The Writer’s Tip ‘O the Day

A good many stories are told in dialog between the characters. Dialog is good. It lends an immediacy to the story and makes the characters live. One of the greatest writers of dialog in American fiction is Elmore Leonard. Take a look at the snappy dialog of Get Shorty or Rum Punch. But there can be a problem with dialog too. Consider the following:

“Get the paddle.”

“You wouldn’t dare.”

“Try me.”

“You can’t. I’ll go home to mother.”

“You’ll do nothing of the kind.”

I see a lot of this. It’s an extreme example, but what we have here are talking heads. There is no word picture that is being painted. The reader has to imagine what the characters look like and what they are doing.

Here is the revised version.

Bob pointed at the closet door. “Get the paddle.”

Mary put her hands on her hips and stamped her foot petulantly. “You wouldn’t dare.”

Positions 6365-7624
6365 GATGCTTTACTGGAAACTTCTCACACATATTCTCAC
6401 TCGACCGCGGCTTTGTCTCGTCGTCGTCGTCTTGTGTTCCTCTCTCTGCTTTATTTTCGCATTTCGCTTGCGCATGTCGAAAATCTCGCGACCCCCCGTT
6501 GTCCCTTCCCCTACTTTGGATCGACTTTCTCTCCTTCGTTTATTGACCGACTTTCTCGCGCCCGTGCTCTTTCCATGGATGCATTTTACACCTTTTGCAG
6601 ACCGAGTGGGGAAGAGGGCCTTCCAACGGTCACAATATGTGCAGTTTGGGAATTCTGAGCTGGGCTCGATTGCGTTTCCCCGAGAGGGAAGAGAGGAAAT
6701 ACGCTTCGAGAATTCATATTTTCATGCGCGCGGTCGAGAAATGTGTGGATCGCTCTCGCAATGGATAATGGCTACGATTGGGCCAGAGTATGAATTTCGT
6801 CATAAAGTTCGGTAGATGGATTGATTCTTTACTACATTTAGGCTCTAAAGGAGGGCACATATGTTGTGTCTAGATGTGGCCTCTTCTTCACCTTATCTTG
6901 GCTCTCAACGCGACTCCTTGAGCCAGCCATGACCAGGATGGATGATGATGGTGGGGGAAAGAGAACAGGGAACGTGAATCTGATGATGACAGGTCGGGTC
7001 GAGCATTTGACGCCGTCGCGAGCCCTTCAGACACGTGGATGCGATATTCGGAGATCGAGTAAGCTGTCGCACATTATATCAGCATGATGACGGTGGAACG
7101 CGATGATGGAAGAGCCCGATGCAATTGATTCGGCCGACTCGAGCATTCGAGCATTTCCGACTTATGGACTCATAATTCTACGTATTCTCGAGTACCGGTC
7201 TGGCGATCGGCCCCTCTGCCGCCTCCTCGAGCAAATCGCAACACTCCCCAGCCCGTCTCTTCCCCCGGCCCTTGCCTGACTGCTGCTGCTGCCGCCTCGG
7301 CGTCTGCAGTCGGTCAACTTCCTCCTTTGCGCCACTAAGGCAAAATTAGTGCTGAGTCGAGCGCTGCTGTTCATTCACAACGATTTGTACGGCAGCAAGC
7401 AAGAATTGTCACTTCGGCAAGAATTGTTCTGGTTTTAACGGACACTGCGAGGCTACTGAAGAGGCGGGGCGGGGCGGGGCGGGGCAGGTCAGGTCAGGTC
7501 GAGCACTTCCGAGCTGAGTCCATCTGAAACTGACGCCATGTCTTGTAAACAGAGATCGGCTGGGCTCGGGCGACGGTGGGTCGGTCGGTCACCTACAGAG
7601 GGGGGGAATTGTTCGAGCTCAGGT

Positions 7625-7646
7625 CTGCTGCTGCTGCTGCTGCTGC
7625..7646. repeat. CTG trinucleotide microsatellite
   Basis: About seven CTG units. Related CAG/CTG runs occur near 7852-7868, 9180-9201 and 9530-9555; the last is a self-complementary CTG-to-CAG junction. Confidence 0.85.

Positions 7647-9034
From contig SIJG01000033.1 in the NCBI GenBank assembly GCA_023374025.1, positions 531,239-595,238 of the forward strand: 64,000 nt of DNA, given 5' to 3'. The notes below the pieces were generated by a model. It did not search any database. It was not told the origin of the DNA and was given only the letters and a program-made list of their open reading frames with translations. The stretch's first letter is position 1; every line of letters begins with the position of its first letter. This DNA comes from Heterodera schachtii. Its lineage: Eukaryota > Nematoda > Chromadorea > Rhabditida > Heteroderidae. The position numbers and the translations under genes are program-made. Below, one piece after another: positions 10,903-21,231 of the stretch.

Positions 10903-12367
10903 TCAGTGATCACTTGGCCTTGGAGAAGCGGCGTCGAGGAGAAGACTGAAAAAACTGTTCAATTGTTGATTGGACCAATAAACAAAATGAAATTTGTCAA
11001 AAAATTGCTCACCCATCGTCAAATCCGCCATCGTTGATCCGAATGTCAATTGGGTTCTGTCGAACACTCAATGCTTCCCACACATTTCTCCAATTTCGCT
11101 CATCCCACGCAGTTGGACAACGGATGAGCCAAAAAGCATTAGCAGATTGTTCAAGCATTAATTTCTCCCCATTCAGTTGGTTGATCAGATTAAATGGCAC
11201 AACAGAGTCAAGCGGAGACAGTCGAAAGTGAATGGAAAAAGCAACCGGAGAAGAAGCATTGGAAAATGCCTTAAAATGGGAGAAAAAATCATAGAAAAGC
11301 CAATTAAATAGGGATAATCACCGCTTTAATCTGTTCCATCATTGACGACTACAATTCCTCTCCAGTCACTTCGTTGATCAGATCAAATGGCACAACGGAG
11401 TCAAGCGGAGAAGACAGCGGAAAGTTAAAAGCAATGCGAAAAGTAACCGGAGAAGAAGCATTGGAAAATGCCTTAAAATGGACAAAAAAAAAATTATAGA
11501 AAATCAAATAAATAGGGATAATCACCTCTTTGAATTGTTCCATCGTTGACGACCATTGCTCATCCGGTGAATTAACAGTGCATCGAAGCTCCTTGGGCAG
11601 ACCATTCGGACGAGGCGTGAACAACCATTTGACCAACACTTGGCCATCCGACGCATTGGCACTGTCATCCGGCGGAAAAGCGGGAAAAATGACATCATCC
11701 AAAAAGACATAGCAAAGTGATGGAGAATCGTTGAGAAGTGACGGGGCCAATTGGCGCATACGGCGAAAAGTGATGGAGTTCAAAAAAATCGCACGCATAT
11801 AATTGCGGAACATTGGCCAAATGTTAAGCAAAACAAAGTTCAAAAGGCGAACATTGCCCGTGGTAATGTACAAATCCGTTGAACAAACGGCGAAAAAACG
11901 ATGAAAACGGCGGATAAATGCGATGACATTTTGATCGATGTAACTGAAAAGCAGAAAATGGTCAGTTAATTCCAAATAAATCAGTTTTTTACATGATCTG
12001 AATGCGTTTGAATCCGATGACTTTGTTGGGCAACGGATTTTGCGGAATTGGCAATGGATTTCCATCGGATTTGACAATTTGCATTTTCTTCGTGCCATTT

“Try Me.” Now Mary was worried. The determined look on his face said it all. He advanced toward her.

“I’ll go home to mother.” She started backing up and clapped her hands to her seat in that seemingly universal response of naughty children.

Bob seized her wrist and opened the closet door. Taking the paddle from its hook, he sat on the bed and flipped her across his knees. “You’ll do nothing of the kind.”

The point here is that if you write a lot of dialog, if you tell the story primarily through dialog, add description so the reader sees what you want them to see. Otherwise, it’s just talking heads.

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One response to “The Writer’s Tip ‘O the Day

  1. Rollin, your enhancement of the dialogue makes the scene come alive in my mind.

    Thanks for the excellent tip.

    Hugs,
    Hermione

    Like

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